Temporary service disruption due to Covid19.

In accordance with the Restriction Movement Order issued by the Malaysian Government on 16th March 2020, all foreign tourists and visitors are not allowed to enter Malaysia starting from March 18, 2020 until further notice.

Therefore, all visa facilities (VTR and VDR) of eNTRI, eVISA, VOA and Visa Malaysia (Stickers) to all foreign nationals are temporarily suspended with the decisions made effective March 18, 2020 until further notice. Any application for visa after the restriction date will only be processed pending on the government decision based on the current situation.

Kindly consider rescheduling your travel plan if your travel date is in between the restriction date.

We apologies for any inconvenience caused.

Thank you.

Matang Mangrove Forest



The Matang Mangrove Forest Reserve is the largest mangrove forest reserve in Malaysia. It forms a crescent strip along the northern coast of Perak state, stretching 51.5km from Kuala Gula to the north to Bagan Panchor to the south, with a maximum width of 13km. Covering an area of more than 40,000 hectares, the Matang Mangrove Forest Reserve is one of the best managed tract of mangrove forest in the world. The Matang Mangrove Forest Reserve is the oldest in the country.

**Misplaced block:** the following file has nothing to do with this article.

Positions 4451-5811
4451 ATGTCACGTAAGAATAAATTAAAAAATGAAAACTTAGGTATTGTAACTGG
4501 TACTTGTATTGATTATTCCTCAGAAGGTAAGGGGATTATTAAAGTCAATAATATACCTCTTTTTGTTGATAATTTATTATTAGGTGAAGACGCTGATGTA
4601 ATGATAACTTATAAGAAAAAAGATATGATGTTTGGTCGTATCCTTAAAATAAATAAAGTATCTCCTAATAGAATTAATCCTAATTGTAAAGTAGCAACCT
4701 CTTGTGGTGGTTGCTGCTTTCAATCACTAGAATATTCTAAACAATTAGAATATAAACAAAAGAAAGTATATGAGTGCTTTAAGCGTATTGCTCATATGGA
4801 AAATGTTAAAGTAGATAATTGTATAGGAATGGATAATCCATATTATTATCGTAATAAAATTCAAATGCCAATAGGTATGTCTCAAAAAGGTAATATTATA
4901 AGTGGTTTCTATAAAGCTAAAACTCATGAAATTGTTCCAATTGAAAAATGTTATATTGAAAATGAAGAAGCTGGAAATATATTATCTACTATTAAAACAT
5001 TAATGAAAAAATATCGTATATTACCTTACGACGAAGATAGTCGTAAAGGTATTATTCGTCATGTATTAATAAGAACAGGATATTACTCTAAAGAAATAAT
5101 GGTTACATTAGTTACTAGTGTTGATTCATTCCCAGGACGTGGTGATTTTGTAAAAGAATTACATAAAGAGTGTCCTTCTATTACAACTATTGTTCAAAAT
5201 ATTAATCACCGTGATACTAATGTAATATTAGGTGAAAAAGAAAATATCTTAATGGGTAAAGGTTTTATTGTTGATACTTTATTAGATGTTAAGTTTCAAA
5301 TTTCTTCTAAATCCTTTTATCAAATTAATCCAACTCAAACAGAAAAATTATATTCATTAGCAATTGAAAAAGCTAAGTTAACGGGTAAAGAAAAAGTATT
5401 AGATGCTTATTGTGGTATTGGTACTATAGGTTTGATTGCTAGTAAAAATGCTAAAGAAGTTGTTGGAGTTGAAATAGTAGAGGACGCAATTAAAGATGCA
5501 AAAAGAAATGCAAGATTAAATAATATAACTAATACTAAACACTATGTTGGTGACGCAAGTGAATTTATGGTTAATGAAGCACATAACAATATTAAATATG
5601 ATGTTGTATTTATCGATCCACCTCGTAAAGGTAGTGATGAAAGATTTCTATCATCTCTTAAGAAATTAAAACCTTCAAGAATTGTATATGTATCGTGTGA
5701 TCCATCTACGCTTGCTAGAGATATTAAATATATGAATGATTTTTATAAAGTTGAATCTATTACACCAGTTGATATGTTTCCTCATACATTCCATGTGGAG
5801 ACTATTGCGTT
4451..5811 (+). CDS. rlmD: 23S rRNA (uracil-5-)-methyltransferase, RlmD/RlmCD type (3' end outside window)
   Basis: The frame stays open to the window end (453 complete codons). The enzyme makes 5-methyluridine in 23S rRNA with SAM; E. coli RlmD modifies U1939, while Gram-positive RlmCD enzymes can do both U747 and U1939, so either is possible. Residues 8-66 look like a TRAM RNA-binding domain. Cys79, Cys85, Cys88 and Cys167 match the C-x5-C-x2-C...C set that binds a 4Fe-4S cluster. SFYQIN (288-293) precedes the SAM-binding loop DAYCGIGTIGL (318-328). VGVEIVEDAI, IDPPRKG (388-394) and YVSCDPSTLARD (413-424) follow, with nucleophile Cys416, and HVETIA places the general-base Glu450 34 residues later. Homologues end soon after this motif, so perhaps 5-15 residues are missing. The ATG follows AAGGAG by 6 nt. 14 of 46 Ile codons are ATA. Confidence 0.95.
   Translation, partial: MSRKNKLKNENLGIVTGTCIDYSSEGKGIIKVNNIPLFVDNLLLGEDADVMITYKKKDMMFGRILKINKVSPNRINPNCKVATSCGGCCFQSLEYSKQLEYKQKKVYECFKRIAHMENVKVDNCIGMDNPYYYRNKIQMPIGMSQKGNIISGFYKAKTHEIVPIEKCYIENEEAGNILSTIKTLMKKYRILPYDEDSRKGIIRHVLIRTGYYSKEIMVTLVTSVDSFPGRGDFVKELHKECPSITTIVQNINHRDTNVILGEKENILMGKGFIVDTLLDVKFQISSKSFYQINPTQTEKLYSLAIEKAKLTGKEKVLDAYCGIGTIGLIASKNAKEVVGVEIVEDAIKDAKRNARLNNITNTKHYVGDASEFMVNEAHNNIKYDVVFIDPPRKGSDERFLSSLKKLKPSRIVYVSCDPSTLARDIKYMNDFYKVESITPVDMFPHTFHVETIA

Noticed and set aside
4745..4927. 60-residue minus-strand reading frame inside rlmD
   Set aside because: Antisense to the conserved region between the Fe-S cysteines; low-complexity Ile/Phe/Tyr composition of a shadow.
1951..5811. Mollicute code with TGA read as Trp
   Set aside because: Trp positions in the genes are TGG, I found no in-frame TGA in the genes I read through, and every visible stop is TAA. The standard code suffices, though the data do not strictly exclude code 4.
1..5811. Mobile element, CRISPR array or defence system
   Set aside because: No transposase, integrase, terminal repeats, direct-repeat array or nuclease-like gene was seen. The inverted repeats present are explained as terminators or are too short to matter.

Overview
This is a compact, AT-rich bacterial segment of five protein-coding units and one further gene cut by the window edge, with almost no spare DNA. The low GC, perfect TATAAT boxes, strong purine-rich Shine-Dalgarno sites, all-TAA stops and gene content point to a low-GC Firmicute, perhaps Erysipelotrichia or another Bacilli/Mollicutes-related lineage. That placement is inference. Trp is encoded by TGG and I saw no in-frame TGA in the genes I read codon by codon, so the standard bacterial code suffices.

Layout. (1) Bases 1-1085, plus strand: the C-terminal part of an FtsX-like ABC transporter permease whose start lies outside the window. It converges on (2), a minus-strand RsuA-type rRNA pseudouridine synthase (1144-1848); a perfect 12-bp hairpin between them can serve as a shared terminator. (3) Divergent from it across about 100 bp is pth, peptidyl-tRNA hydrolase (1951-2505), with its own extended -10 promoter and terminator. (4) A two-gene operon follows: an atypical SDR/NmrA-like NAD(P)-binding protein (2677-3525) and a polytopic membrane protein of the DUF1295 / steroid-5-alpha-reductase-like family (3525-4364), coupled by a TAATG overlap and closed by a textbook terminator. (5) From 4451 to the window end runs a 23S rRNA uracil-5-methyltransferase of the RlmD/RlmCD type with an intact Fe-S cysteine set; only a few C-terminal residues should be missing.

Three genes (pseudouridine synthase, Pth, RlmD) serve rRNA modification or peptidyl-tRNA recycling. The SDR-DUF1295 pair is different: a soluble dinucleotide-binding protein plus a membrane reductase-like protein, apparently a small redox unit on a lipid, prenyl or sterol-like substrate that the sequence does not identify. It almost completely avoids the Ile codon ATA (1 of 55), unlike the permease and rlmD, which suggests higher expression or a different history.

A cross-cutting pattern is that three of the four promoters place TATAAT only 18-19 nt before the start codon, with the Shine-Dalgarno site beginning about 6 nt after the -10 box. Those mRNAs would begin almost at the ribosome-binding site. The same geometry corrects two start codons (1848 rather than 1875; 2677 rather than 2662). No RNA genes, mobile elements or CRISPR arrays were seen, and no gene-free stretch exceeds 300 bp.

Matang was gazetted a permanent forest reserve way back in 1906. 80% of the forest is still used for the production of mangrove woods including Bakau minyak and Bakau kurap, on a sustainable yield basis. The Matang forest is watered through the daily flooding brought in by the tide. Major rivers that flow through the Matang forest include Sungai Gula, Sungai Kelumpang, Sungai Selinsing, Sungai Sangga Besar, Sungai Sepetang, Sungai Jaha, Sungai Terung and Sungai Jarum Mas.

The estuaries within the Matang forest range in width from 2 to 4 km. They include Kuala Gula-Kuala Kelumpang, Kuala Selinsing-Kuala Sangga Besar, Kuala Larut-Kuala Jaha, Kuala Trong and Kuala Jarum Mas. The Matang Mangrove Forest is an important site for coastal migratory waterbirds as well as a portion of migrant forest birds.

According to the Malaysian Nature Society, as many as 43,000 to 85,000 birds may be using the forest during migration. According to the Department of Wildlife and National Parks in 1995, species of birds in the Matang mangrove forest number 75. The 255 hectare Pulau Kelumpang and 129.4 hectare Pulau Terong support a viable breeding population of the Milky Stork, which is endangered, and approximately 50% of the Lesser Adjutant in Malaysia.